“What?! And why are you doing this? Any particular reason?”

“Not really. I like to bike. We French like to bike.”

And how! This Frenchman loves to bike and he loves to connect with people. He was gracious with his time and patient with our questions–a true gentleman with a warm spirit and a love for life. We all shook his hand as we parted company and told Jeremie repeatedly what an inspiration he was to us. The power of the human spirit is incredible. It can drive us to press toward the outer limits of our existence, to experience something unique and powerful, something that becomes a part of us as we travel through life.

On the drive back to our hotel that evening, we ran into stormy weather. Wild winds whipped our car from every direction. Tumbleweeds raced alongside us on the highway at 60 mph and wicked lightening continuously lit up the sky. The news reports delivered the adjusted weather report: a violent storm was expected to drop two feet of snow at the higher elevations in our area. By morning, the distant Zion mountains were white-tipped, and we wondered and worried about Jeremie. (This is, by the way, the third time recently that my partner and I encountered unexpected snow on hikes in unlikely locations this year: See Snow in Hawaii: Worth the Trip and check out Little Jimmy Trail Camp: Backpacking ‘Sno(w) Problem Along the PCT)

Luckily, before we parted company, I’d asked Jeremie for contact information. I knew I wanted to write about him. Turns out Jeremie has a website; I am listing it here with his permission:

He also is on Facebook: Jeremie Geumetz ,

Checking his website for updates, we found out our Frenchman made it through the stormy, snowy night. We also found out he is a talented photographer. Check out his online sites for a dose of inspiration.

Jeremie Geumetz, France, long-distance bicycling, South America, Central America, North America, Zion National Park
Jeremie Geumetz. A Frenchman and a gentleman.



All in all, it is possible to see two national parks in just a few days, even with an injured foot. Whatever your condition or situation, it’s definitely worth the trip. Natural inspiration and human inspiration await you. All you have to do is get in a car, on a bike, or on your feet, and open your eyes, your heart, and your soul to a once-in-a-lifetime experience.

Get outside, folks, and make a point of checking out the U.S. National Parks. They are amazing!

Happy Trails,

Sue J.

P.S. Stay tuned for our three-week-long National Park road trip in August where we’ll revisit Utah’s Zion and Bryce (this time for some REAL hiking!), as well as Arches, Canyonlands and Capitol Reef in Utah, not to mention Olympic in the state of Washington, Yellowstone and Grand Tetons in Wyoming. We’re traveling in our homemade teardrop trailer (the Silver Bullet) and will bring our 80-pound dog along for the ride. Should be interesting!

LINKS to Zion and Bryce websites:

Zion National Park:

Zion Maps & Guide:

Bryce Canyon National Park:

Bryce Canyon Map, Shuttle & Hiking Guide:



Good Eats Nearby:

Ice Cream at Fort Zion Virgin Trading Post, 1000 W. Hwy 9, Virgin, Utah. Omigosh, the BEST homemade ice cream! Unique and delectable flavors. We had the following three and they all were great: Sea Salt Chocolate Caramel Truffle, Orange Cream & Dark Chocolate, and Hog Wild (Brown Sugared Bacon).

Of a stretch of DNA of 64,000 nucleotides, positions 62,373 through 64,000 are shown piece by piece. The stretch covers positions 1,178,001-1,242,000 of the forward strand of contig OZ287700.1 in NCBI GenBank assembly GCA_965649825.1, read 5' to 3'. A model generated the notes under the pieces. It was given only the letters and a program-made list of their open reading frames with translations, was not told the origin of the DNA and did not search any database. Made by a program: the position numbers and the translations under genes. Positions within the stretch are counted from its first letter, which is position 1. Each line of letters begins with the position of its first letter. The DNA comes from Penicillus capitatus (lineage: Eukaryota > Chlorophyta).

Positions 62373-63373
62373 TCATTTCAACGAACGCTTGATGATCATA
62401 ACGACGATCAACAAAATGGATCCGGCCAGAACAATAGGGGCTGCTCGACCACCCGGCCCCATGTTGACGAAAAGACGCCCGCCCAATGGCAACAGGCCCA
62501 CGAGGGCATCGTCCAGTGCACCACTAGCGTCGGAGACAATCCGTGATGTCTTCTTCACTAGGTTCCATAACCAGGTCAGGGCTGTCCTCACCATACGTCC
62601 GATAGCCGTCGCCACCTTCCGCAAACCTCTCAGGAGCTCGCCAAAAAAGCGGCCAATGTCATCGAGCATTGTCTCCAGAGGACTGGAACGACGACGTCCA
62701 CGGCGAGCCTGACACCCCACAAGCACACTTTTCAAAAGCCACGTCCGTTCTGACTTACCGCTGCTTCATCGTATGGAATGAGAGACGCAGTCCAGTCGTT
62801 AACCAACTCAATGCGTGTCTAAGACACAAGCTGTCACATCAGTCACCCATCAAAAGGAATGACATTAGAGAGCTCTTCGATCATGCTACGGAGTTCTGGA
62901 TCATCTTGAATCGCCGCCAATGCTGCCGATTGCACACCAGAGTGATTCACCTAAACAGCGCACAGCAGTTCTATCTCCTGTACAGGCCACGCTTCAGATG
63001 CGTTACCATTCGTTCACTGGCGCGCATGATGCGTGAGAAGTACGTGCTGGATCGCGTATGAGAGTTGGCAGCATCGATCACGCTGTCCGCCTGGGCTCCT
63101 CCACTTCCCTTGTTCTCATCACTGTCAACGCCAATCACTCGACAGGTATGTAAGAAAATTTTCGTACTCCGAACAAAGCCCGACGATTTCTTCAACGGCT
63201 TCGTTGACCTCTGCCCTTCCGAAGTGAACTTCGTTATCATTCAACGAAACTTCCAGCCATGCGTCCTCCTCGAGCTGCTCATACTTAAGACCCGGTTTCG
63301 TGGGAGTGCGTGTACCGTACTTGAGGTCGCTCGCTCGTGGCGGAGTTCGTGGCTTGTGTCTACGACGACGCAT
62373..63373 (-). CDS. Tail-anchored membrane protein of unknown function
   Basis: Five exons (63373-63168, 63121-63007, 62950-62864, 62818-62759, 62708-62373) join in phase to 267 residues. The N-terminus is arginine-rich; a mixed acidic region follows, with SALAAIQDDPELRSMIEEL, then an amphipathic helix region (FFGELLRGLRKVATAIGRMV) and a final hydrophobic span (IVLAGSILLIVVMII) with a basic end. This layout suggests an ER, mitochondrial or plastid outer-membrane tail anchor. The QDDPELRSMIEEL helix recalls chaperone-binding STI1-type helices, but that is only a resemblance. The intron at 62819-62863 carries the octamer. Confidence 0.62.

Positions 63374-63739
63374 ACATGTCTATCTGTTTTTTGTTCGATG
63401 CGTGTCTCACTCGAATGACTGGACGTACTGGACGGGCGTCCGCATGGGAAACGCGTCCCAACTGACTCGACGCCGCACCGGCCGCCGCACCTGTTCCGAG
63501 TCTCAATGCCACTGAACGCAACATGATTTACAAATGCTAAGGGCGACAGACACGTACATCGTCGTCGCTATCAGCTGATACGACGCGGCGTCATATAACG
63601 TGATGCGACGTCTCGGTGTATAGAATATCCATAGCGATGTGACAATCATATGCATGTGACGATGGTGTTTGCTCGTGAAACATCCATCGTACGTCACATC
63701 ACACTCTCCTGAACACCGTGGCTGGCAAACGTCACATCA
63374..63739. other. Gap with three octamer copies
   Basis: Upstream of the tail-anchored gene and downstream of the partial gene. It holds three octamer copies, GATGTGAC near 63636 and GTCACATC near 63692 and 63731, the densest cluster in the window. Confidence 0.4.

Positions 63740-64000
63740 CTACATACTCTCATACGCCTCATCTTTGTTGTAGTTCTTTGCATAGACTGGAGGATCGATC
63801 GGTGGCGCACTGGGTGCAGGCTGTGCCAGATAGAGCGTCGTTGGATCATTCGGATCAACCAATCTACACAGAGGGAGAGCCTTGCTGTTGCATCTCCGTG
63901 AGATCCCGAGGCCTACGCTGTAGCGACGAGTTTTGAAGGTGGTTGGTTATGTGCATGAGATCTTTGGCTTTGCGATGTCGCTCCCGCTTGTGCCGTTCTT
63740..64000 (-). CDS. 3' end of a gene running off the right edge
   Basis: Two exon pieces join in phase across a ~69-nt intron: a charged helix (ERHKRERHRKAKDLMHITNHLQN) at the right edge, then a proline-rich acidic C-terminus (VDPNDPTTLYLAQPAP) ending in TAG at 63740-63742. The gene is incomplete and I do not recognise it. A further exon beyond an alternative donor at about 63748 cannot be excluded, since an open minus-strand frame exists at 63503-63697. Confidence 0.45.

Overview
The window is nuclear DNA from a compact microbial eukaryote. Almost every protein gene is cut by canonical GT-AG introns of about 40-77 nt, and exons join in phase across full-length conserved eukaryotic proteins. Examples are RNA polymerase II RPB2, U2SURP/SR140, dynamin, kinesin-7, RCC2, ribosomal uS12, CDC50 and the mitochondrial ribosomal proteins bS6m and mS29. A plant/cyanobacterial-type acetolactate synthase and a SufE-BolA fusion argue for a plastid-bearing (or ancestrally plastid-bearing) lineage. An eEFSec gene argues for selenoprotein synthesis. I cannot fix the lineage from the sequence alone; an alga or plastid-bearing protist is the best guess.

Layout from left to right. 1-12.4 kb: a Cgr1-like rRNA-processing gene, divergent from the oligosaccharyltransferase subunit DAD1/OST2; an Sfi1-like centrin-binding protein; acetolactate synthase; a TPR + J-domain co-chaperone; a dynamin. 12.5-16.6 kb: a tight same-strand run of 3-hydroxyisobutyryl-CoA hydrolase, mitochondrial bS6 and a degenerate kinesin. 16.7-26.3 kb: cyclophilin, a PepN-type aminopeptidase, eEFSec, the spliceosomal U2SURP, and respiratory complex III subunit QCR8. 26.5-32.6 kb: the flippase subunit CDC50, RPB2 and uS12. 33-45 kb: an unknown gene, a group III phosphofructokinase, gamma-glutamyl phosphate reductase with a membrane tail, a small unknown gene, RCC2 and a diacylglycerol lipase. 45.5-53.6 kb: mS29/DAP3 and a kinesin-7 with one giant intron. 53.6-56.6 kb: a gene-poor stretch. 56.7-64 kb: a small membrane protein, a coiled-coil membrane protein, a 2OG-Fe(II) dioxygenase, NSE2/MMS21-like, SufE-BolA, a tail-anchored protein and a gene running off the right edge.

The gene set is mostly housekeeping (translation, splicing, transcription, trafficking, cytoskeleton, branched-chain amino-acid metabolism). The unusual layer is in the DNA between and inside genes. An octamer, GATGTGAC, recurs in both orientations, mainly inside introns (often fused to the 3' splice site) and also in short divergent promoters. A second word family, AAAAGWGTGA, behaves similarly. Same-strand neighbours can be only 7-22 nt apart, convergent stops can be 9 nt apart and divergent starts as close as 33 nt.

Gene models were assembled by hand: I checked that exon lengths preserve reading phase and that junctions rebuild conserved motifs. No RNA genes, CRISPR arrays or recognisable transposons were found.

Fort Zion Virgin Trading Post is on Facebook as “Virgin Trading Post/FORT ZION”

Bacon-Wrapped Buffalo Meatloaf at Wildcat Willy’s, 897 Zion Park Blvd, Springdale, Utah, outside the South entrance to Zion National Park. An L.A. Times recommended dish comes with a generous portion of meatloaf (a tasty blend of Certified Angus Beef grinds and buffalo grinds, peppers, onions and seasonings wrapped with bacon, crusted with roasted garlic and cracked pepper) on a mound of garlic mashed potatoes topped with a sweet onion gravy and crispy onion strings. A surprisingly delicate, buttery side of Al dente julienne vegetables finishes off the plate.

Wildcat Willie’s:

Great Dog Boarding Facility:

Doggie Dude Ranch outside the South entrance to Zion National Park in Rockville (800 E. Main, Hwy 9, Rockville, UT 84763). The owner, Filomena, showed us around her dog boarding facility, a large property running along the length of a stream where she’ll take your dog for a daily waterside walk if you wish. In the summer, the dogs keep cool with overhead water misters or with air conditioning in enclosed structures. Be careful when you visit the grounds.  Humans are as likely to enjoy the tranquil location every bit as much as the dogs.

Doggie Dude Ranch:




Migration of Monarch Butterflies: Monarchs Dig the California Sun

I recently interviewed for a blogging job with a nature-based nonprofit foundation. The director of the nonprofit sat and talked with me for two hours about his fascination with nature, especially a recent trip he and his wife had made to the Monarch Butterfly Grove near Pismo Beach, California. The couple was intrigued by the migration of monarch butterflies in and concerned about the decline of California monarch butterfly populations. Inspired by a recent viewing of the IMAX 3D film called “Flight of the Butterflies” at the California Science Center, they found themselves immediately embarking on a two-and-a-half-hour road trip north of Los Angeles to see the monarchs for themselves. The director was a decent wildlife photographer and showed me a half dozen photos of the monarchs that annually overcome the area like a biblical plague. (Photos included here are not his, but mine, except where noted.)